Divorcing couples have enough drama going on between them that they don't need to add "dividing up thier friends" to the list of things to work out.
What's the best way to handle mutual friends after a break-up?
Fighting over Friends
You and your ex likely have enough drama going on between the two of you that you don't need to add, "dividing up our friends" to your list of things to work out. Your friends have likely heard enough about said drama that they won't want to be the subject of any more of it. If you think of your friends as another item to be split up between the two of you, they may not feel valued enough to want to remain friends with either of you. If you think that all of your friendships will remain exactly as they were before, that's not realistic either.
Before you come up with a grand scheme to claim all friends you met through your job or to leave your ex with everyone with whom you started socializing after May 2010, give yourself a chance to recover from the break-up and see who's actually there for you when you need them. An organic order may emerge where you realize who you want to keep as a friend and naturally spend your time with those people. You may notice which mutual friends seem to be popping up in pictures on your ex's facebook wall and think, "Yeah, we were never that close anyway." There is also a theoretical possibility where you don't have to decide, and your friends, mature people that they aspire to be, can remain friends with both of you. If the break-up is so bad that two can't ever be in the same room again, then you have to do some detective work before the next gathering to find out if your ex will be there. If your friends feel as though they have to choose which one of you to invite and you're consistently excluded, then they'll have made the decision for you.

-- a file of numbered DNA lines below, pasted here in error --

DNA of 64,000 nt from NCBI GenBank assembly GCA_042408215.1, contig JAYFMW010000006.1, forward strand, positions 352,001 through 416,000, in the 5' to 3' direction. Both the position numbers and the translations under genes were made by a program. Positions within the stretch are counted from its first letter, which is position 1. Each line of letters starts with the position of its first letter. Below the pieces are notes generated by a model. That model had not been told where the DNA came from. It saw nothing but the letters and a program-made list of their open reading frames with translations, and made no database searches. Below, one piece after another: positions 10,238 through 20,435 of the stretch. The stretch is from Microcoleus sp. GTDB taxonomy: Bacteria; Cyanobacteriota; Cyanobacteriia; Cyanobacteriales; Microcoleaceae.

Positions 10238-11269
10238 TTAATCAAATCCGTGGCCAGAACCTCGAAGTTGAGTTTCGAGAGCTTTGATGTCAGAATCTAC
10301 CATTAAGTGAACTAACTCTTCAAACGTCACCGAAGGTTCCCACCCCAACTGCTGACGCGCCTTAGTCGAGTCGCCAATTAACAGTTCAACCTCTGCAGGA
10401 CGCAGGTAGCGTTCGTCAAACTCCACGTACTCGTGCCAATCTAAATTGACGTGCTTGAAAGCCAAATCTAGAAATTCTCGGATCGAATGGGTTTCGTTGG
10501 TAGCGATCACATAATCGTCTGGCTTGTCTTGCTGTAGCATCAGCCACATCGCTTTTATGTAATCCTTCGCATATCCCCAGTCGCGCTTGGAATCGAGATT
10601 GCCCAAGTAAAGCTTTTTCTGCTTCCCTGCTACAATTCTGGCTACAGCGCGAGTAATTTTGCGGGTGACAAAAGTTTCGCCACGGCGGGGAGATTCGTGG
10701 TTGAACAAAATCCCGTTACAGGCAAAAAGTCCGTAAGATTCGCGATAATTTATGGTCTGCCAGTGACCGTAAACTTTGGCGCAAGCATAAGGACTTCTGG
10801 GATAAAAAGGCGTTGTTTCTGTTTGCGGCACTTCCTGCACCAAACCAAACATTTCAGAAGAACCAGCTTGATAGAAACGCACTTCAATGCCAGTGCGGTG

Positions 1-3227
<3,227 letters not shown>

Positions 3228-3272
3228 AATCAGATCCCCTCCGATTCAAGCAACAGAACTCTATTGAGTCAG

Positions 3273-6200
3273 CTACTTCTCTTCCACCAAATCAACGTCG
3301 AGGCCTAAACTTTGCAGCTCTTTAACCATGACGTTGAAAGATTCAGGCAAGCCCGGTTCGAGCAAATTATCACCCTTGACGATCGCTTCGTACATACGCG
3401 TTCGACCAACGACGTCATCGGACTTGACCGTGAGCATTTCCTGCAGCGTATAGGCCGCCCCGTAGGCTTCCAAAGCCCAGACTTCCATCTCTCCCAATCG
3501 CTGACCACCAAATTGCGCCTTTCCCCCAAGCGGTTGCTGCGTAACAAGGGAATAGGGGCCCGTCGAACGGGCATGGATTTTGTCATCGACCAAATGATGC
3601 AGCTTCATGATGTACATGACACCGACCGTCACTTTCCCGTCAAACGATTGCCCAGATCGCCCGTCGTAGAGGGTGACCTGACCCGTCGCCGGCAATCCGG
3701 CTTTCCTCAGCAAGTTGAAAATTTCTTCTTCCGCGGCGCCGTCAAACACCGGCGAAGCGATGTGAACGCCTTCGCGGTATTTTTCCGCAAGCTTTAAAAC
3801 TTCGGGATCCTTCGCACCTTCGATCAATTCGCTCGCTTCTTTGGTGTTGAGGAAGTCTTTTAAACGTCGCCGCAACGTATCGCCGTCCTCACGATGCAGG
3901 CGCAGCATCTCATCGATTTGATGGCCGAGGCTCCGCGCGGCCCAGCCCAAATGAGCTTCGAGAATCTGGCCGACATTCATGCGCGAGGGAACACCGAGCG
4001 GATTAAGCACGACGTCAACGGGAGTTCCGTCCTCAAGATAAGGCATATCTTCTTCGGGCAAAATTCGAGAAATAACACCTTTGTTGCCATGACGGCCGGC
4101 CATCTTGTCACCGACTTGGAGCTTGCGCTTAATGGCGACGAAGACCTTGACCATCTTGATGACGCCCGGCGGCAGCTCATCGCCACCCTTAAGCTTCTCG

If you and your ex always hung out with other friends as couples, you may have to reinvent your social interactions so that you're not always the odd one out. Start reaching out to other single friends you may not have seen as much during your relationship. Hang out with individual members of those couples or with one couple at a time rather than a whole group. Hopefully your social circle is diverse enough that you haven't been spending all your time with other couples, but if not, consider this a chance to branch out.
As much as possible, you want to avoid badmouthing your ex to your mutual friends, particularly relating to matters that are petty or embarrassing or vindictive. No matter how bad the break-up, if you say mean things consistently, you'll start to come across as a mean person. On the other hand, you need to be able to rely on your friends, and you can work to find ways to discuss your feelings and even vent about your ex's mistakes that won't compromise your integrity or put your friends in difficult circumstances if they do hope to remain friends with both of you.